Talk About Choice

Talk about choice is a programme of direct sex and relationships education (SRE) work with young people in schools and other settings that gives them the facts about pregnancy choices including abortion. The programme is delivered by Education for Choice, a small, specialist voluntary sector organisation. Education for Choice describe the programme as the 'heart and soul' of their work, because the direct contact with young people informs all their other activities including resource development, training for professionals and advocacy work.

A difficult issue
Many teachers contacting Education for Choice have reported feeling ill-equipped to deliver education about pregnancy choices, and are especially hesitant on 'how' and 'what' to teach about abortion.  Parents and young people have also told Education for Choice about negative and sometimes traumatic experiences of learning about abortion in school. Legally, teachers must provide a balanced view of political issues and this may inadvertently motivate teachers (who may not have received any SRE training) to opt for a 'for and against' debate about abortion and invite anti-choice speakers. In contrast, Education for Choice values all pregnancy choices equally.  Through excellent classroom practice, Education for Choice demonstrates how to each about abortion in a safe, inclusive and unthreatening way.

Good classroom practice
Talk about Choice is currently being delivered in several secondary schools across London. Prior to working with a new school/institution a dialogue takes place. This is vital to build greater understanding and establish expectations. Teachers are sometimes surprised to discover that the Education for Choice session will explore values and attitudes relating to abortion as well as more clinical 'sexual health' facts. Education for Choice is also able to forewarn teachers about the extreme content of presentations from some anti-choice organisations, which may contain inaccurate medical information and use of inappropriately graphic images. The school SRE policy is shared with Education for Choice and a service level agreement set up.

Talk about Choice is usually run as a 40 - 60 minute session and is always delivered by trained facilitators. It is a pre-requisite that a teacher from the school is present during the session. sessions always start with groundrules to make learning safe.

Sessions are structured so that they respond to what young people already think and know about abortion and pregnancy choices. Techniques such as a brainstorm on 'ideas about abortion' bring out a range of statements; some relate to facts and others to opinions. Factual information is discussed and sorted into true and false statements - this exercise helps expose myths. Views and opinions are identified as such and are validated while making clear that people have different views and there is not a right or wrong answer.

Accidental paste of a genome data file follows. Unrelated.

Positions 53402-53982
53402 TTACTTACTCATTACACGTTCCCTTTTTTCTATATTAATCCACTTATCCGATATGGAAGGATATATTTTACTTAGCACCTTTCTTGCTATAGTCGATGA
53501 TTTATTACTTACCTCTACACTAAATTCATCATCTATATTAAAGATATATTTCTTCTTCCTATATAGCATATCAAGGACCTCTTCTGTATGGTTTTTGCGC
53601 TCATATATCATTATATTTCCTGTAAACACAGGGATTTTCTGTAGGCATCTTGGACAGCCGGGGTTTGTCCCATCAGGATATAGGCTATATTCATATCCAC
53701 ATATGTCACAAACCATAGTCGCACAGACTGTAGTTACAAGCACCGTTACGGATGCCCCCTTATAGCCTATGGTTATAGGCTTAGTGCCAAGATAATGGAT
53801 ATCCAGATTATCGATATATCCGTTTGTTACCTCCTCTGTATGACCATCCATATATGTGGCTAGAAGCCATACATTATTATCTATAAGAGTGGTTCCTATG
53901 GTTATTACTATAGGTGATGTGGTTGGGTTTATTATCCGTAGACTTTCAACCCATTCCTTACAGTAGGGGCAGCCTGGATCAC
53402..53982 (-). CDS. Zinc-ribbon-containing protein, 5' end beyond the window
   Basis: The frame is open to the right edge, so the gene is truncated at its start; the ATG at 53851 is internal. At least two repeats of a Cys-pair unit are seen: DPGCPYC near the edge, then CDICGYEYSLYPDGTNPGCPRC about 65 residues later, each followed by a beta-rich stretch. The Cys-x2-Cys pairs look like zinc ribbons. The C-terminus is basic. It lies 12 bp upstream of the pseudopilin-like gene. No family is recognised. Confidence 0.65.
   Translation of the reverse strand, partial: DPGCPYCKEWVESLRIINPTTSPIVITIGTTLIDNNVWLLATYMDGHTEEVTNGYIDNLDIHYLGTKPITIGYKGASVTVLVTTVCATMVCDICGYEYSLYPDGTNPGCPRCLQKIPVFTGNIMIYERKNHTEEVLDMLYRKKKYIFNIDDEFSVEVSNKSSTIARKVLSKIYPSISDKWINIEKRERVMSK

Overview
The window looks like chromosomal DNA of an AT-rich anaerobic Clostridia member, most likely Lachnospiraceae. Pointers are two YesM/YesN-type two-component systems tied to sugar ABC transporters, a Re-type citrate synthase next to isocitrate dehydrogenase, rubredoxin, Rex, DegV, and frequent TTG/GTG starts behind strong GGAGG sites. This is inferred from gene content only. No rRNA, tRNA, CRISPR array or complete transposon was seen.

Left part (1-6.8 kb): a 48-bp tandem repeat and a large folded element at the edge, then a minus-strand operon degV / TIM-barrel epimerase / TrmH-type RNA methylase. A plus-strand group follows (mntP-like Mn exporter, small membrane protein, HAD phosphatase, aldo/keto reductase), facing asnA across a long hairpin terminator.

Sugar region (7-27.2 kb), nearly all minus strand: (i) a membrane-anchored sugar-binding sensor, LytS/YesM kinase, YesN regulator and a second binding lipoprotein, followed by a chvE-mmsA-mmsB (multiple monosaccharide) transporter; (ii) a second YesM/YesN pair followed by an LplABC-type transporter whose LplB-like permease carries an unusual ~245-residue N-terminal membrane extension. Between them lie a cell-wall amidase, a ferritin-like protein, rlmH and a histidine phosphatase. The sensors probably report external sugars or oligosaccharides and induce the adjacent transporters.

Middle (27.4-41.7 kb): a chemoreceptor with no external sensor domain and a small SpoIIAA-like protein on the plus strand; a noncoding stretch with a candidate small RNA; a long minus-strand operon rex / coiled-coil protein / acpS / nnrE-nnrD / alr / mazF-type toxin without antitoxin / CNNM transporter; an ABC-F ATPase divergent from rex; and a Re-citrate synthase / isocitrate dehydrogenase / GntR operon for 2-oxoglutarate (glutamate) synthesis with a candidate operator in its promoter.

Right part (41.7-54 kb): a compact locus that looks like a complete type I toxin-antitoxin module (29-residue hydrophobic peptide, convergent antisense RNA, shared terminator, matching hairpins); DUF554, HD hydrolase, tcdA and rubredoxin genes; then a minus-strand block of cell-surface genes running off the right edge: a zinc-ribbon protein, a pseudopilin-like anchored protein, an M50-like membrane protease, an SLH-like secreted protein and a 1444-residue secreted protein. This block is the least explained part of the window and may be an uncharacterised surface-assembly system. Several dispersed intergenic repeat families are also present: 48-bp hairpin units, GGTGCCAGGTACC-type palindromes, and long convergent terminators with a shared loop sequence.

An extended 'pregnancy test' role play activity in pairs gives young people a chance to consider the range of factors that influence decision-making about a pregnancy in real-life and to practice communication and empathy skills. Gender often emerges as a theme for further discussion from this activity as pupils are encouraged to consider women's and men's rights and responsibilities around pregnancy. Young men often comment on how powerless they felt regarding a hypothetical pregnancy decision and report feeling more motivated to use condoms.

While the pregnancy test activity can touch people at a personal level it is based on a fictional test and assumptions are not made by the facilitator regarding the pregnancy history or sexual orientation of the pupils. The benefits of being able to support a friend facing a pregnancy decision are also discussed, which supports all pupils to feel the session is relevant to them and something they can participate in. All sessions are closed with evaluation with both pupils and teachers. Focus groups are held periodically to get a deeper understanding of young people's experience of the sessions and suggestions.

A sample of questions from Year 10 pupils asked anonymously during a Talk about Choice session 

  • Is there any risk?
  • How do you choose whether you are pro-choice or pro-life
  • Is it dangerous?
  • How could you tell your mum you're pregnant?
  • Does abortion hurt?
  • What if you're scared to tell your family you're pregnant
  • Why do people have abortions?
  • Does the father have to agree with the abortion?


Supporting teachers to deliver their own abortion education
Education for Choice has found that it is not possible to meet the demand from schools nationwide to deliver Talk about Choice. Instead, the strategic approach is to maintain a manageable volume of direct work with young people and to support teachers to deliver their own abortion education.  Teachers and other professionals access free and low-cost resources, ad-hoc support, and widely available training to deliver their own lessons. Approximately 450 professionals including teachers, school nurses, youth workers and social workers were trained last year. This strategy supports a vision of all young people receiving accurate, thought-provoking and enjoyable education about pregnancy choices and abortion.

Talk about choice is joint award winner of the FPA Pamela Sheridan Award for excellence in SRE 2010.

For further information visit Education for Choice.